It's modelled the evolution of the universe, simulated the behaviour of proteins and explored how different bridge types respond to weather conditions and turbulence. Now the High Performance Computing (HPC) facility at The University of Nottingham has been overhauled - more than doubling the system's capacity to the equivalent of 2,500 home PCs and putting 110 terabytes of disc space at the institution's disposal.
The original HPC was launched in June 2005, and is thought to have attracted more than £15m of research funding to the University. More than 1.4 million jobs have run on the system since then, aiding research in fields from maths and physics to geography. But four years is a long time in computing, and the HPC is now ready for an update.
“Four years ago we were one of the first universities in the country to invest in this kind of high performance facility,” said Dr Frazer Pearce, Associate Professor and Reader in Astrophysics and member of the HPC management team. “Now we’re working with leading global technology company HP to install a new system that will be six times as fast, giving academics access to one of the most powerful computers in the country.”
The speed of calculation on the new facility’s 1,600 processors means that a job that would take more than 100 years on a standard computer will take just a month on the HPC.
Since June 2005 research projects across the University have taken advantage of the HPC’s huge processing capacity. There’s no space for waste in the system. Typically, more than 90 per cent of the available computing power is being used 24 hours a day, all year round.
Dr Pearce’s own research has seen the development of models showing how gas is distributed throughout the universe over huge periods of time. The data from the ‘Hot Universe’ project is currently being analysed. But it has already revealed that ‘fossil groups’ of galaxies — large single galaxies lying at the centre of a halo of hot gas — are galaxy groups formed in the early universe where the neighbours have been absorbed into a single unit over time.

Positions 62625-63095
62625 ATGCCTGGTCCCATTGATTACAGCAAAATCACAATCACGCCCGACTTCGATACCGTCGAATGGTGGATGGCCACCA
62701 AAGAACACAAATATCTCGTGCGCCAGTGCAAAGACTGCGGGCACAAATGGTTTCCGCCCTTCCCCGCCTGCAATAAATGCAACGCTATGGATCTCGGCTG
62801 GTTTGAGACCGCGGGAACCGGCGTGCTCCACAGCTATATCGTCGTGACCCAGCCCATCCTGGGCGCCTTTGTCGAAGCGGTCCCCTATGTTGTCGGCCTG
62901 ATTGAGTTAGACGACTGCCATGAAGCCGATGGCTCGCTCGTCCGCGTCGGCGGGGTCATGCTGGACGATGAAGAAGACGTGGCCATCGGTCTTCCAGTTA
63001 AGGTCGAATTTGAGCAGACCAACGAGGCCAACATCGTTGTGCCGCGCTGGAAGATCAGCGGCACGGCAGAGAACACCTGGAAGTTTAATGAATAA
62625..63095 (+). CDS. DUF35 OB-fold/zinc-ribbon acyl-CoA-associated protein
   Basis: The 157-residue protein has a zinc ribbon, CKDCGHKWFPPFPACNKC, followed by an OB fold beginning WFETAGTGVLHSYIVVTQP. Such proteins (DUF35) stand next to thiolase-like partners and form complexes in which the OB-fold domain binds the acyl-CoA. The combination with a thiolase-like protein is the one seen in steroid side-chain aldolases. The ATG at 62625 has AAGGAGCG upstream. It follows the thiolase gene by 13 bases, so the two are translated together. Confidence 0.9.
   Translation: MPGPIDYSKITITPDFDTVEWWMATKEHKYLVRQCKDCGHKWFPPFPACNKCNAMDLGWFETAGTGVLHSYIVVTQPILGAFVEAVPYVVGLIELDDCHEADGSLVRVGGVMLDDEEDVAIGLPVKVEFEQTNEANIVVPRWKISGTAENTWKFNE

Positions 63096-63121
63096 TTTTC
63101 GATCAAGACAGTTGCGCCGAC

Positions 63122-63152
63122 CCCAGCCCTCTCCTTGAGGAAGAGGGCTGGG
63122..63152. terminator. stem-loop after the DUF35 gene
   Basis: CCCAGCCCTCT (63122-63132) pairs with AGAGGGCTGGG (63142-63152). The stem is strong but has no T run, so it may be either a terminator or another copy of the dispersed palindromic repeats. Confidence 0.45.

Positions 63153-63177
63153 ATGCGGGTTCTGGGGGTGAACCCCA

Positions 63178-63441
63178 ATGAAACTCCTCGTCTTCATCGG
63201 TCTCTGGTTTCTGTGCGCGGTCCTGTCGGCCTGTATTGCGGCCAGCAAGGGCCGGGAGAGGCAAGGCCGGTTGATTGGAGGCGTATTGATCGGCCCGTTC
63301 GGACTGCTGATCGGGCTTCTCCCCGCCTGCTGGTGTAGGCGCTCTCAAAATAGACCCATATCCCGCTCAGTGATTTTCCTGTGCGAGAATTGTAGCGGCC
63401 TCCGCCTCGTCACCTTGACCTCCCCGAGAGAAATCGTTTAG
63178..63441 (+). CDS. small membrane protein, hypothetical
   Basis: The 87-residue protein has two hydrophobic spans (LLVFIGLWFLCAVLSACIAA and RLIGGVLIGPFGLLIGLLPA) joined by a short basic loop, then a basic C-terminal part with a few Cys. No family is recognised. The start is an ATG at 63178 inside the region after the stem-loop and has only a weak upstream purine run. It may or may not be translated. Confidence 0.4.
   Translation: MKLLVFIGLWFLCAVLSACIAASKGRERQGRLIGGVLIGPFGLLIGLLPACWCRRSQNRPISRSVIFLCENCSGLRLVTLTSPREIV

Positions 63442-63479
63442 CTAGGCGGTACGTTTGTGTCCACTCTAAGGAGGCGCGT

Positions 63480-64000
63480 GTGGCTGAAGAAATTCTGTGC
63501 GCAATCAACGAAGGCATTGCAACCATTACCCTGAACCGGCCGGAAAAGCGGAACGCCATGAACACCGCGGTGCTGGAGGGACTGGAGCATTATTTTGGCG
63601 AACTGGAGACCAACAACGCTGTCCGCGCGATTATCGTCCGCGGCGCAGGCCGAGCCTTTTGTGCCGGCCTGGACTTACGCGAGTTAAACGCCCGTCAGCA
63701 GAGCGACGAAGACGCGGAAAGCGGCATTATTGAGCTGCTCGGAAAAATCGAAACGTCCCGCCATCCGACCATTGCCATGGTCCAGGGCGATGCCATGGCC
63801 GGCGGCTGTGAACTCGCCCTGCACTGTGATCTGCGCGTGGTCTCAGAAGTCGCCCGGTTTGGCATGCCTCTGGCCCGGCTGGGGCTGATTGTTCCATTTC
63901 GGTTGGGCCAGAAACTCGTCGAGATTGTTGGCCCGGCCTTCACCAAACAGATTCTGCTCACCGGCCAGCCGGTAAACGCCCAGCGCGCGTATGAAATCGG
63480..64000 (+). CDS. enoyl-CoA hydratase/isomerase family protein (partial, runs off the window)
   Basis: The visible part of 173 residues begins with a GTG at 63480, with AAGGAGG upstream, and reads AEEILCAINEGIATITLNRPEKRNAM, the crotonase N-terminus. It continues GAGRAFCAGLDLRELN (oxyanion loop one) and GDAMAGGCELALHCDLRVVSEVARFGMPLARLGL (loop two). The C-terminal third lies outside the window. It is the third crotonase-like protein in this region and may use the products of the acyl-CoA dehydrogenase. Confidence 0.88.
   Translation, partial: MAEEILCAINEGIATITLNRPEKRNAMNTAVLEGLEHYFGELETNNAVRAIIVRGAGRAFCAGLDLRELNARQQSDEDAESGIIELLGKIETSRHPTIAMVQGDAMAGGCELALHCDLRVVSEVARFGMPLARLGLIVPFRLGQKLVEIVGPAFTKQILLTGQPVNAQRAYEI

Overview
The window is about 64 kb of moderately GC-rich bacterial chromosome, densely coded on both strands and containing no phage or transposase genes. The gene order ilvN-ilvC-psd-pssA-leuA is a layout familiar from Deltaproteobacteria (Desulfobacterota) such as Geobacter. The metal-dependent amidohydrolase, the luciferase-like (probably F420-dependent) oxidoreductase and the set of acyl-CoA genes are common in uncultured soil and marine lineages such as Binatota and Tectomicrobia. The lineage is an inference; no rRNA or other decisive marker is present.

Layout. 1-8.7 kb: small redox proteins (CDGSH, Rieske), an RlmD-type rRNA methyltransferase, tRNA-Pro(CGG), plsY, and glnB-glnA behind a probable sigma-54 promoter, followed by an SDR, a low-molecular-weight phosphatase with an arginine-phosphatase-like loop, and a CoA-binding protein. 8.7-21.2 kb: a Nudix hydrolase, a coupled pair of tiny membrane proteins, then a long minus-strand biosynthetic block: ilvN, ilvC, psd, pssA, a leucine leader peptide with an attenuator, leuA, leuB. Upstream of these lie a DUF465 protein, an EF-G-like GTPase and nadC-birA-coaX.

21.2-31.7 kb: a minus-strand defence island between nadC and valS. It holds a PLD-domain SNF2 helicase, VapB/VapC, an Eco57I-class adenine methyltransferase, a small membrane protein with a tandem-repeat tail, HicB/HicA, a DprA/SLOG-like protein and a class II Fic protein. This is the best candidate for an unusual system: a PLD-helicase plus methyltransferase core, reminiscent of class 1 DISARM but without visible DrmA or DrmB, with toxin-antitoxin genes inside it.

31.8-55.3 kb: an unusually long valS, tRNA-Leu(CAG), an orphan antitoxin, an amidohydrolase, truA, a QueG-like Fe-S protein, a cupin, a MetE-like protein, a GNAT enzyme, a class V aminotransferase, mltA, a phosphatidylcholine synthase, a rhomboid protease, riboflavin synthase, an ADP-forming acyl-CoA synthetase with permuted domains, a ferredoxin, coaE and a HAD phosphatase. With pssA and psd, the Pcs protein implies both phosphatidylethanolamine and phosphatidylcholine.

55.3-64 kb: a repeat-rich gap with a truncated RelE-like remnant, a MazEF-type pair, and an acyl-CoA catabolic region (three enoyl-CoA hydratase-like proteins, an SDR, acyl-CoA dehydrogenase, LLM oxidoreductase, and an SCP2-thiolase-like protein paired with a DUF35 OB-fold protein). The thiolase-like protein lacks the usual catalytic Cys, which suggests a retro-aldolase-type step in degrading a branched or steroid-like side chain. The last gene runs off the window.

Other projects have looked at the way drops of liquid act and interact, how water behaves in floods and tsunamis, how different bridge types respond to weather conditions and turbulence, and tracking the behaviour of particles in supercritical fluids.
The facility has also encouraged cross-school and faculty collaboration. For example, work on how gases behave in space has informed studies modelling how liquids behave on Earth.
Funding for the new computer has come from the government’s Science Research Investment Fund.
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Notes to editors: The University of Nottingham is ranked in the UK's Top 10 and the World's Top 100 universities by the Shanghai Jiao Tong (SJTU) and Times Higher (THE) World University Rankings.
More than 90 per cent of research at The University of Nottingham is of international quality, according to RAE 2008, with almost 60 per cent of all research defined as ‘world-leading’ or ‘internationally excellent’. Research Fortnight analysis of RAE 2008 ranks the University 7th in the UK by research power. In 27 subject areas, the University features in the UK Top Ten, with 14 of those in the Top Five.
The University provides innovative and top quality teaching, undertakes world-changing research, and attracts talented staff and students from 150 nations. Described by The Times as Britain's “only truly global university”, it has invested continuously in award-winning campuses in the United Kingdom, China and Malaysia. Twice since 2003 its research and teaching academics have won Nobel Prizes. The University has won the Queen's Award for Enterprise in both 2006 (International Trade) and 2007 (Innovation — School of Pharmacy), and was named ‘Entrepreneurial University of the Year’ at the Times Higher Education Awards 2008.
Nottingham was designated as a Science City in 2005 in recognition of its rich scientific heritage, industrial base and role as a leading research centre. Nottingham has since embarked on a wide range of business, property, knowledge transfer and educational initiatives (www.science-city.co.uk) in order to build on its growing reputation as an international centre of scientific excellence. The University of Nottingham is a partner in Nottingham: the Science City.